Then, at the end of the month, Bail and his team measured users’ attitudes. How they felt about various political and social issues. Things like whether government regulation is beneficial, whether homosexuality should be accepted by society, and whether the best way to ensure peace is through military strength.
It was a huge undertaking. Years of preparation and thousands of hours of work. The hope was that, as thousands of pundits, columnists, and other talking heads have argued, connecting with the other side would bring people closer together.
But that’s not what happened. Exposure to the other side didn’t make people more moderate.
In fact, just the opposite. Exposure to opposing views did change minds, but in the opposite direction. Rather than becoming more liberal, Republicans exposed to liberal information became more conservative, developing more extreme attitudes toward social policies. Liberals showed similar effects.
Excerpt from: Catalyst by Jonah Berger
To manipulate the number of syllables of a given price Coulter, Choi, and Monroe (2012) introduced a comma into the same four-digit price and let it mention in a radio commercial as, for example, $1,645 (one thousand six hundred forty-five: 9 syllables) vs. $1645 (sixteen forty-five: 5 syllables). Then participants were asked to rate the magnitude of the price on a 10-point scale.
Participants rated the magnitude of the price with the comma higher than the same price without a comma.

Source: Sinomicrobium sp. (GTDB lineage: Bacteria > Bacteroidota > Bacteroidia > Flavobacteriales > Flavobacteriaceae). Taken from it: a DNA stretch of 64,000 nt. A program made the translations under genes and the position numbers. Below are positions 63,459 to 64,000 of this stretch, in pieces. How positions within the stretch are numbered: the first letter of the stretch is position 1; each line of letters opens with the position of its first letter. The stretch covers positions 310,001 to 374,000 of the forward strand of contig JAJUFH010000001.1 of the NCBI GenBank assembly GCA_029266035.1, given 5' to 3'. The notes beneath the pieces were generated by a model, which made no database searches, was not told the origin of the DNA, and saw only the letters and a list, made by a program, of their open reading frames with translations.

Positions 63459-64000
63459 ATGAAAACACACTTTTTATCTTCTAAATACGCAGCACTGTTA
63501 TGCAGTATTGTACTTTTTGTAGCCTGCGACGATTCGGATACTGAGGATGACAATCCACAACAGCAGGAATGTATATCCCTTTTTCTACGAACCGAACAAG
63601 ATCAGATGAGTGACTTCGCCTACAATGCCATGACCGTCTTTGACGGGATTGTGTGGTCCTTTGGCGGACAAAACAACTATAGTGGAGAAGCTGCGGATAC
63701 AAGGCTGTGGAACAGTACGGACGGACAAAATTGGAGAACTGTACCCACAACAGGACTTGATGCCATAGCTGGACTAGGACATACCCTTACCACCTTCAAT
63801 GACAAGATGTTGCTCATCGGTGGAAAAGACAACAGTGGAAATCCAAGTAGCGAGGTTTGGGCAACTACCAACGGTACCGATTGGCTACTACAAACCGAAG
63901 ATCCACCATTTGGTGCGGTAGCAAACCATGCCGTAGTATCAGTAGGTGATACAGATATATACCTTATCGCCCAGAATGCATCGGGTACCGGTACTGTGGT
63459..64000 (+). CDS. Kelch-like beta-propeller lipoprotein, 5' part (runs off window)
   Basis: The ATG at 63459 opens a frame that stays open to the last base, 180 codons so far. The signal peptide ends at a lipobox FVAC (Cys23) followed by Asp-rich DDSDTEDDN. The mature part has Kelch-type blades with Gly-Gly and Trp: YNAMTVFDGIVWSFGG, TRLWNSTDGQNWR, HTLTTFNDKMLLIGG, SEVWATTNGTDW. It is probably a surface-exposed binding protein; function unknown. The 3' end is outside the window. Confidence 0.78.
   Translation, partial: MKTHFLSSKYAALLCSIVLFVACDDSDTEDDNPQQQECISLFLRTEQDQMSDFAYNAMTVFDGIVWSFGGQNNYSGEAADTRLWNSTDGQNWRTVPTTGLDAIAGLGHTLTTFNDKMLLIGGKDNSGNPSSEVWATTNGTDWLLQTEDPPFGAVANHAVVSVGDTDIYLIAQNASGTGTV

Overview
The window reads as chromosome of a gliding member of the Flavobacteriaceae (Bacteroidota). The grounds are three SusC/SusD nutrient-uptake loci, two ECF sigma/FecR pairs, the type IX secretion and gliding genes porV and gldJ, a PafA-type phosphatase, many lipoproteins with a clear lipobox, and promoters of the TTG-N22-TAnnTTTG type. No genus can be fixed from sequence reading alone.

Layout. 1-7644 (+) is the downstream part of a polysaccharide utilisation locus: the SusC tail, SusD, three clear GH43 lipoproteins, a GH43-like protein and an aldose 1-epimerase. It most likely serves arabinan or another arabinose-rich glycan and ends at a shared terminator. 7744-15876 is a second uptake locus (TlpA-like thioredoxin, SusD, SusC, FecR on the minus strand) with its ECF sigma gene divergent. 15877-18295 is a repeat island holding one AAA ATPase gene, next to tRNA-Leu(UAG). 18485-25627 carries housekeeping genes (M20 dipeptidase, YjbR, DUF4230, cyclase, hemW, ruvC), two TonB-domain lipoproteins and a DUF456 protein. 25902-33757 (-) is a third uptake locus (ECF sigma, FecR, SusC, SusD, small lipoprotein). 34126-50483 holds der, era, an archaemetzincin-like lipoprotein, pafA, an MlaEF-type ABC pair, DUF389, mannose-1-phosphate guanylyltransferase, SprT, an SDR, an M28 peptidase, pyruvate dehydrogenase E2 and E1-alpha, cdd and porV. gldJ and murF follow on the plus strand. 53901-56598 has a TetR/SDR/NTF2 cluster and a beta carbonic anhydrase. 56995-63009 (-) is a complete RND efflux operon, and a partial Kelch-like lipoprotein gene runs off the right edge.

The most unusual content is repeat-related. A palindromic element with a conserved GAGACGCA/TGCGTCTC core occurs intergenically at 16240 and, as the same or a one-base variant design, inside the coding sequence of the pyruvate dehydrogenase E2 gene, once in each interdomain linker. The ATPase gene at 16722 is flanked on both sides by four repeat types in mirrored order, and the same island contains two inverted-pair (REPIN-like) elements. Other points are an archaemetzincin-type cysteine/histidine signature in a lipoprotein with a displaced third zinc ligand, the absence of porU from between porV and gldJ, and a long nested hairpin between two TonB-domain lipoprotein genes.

I’ve never been much of a theoriser about copywriting but here are five things that I think are more or less true:
1. Put yourself into your work. Use your life to animate your copy. If something moves you, chances are, it will touch someone else, too.
2. Think visually. Ask someone to describe a spiral staircase and they’ll use their hands as well as words. Sometimes the best copy is no copy.
3. If you believe that facts persuade (as I do), you’d better learn how to write a list so that it doesn’t read like a list.
4. Confession is good for the soul and for copy, too. Bill Bernbach used to say “a small admission gains a large acceptance”. I still think he was right.
5. Don’t be boring.
Excerpt from: D&Ad Copy Book by D&AD
The taxpayers of New Jersey and Pennsylvania felt the brunt of this firsthand in a real-life experiment in 1992. Both states switched that year to a no-fault insurance regime where consumers could save money by limiting their right to sue for tort damages, but the way the option was framed differed by state: New Jersey made limited right to sue the default option, while Pennsylvanians were presumed to select full right to sue, unless they opted out. This small change in the status quo had a profound effect on their behavior: 75 percent of Pennsylvania consumers paid to retain full tort, while only 20 percent of New Jersey consumers did.
Similar effects have been found with many other kinds of behavior, including student loan repayment and even, interestingly, willingness to donate organs.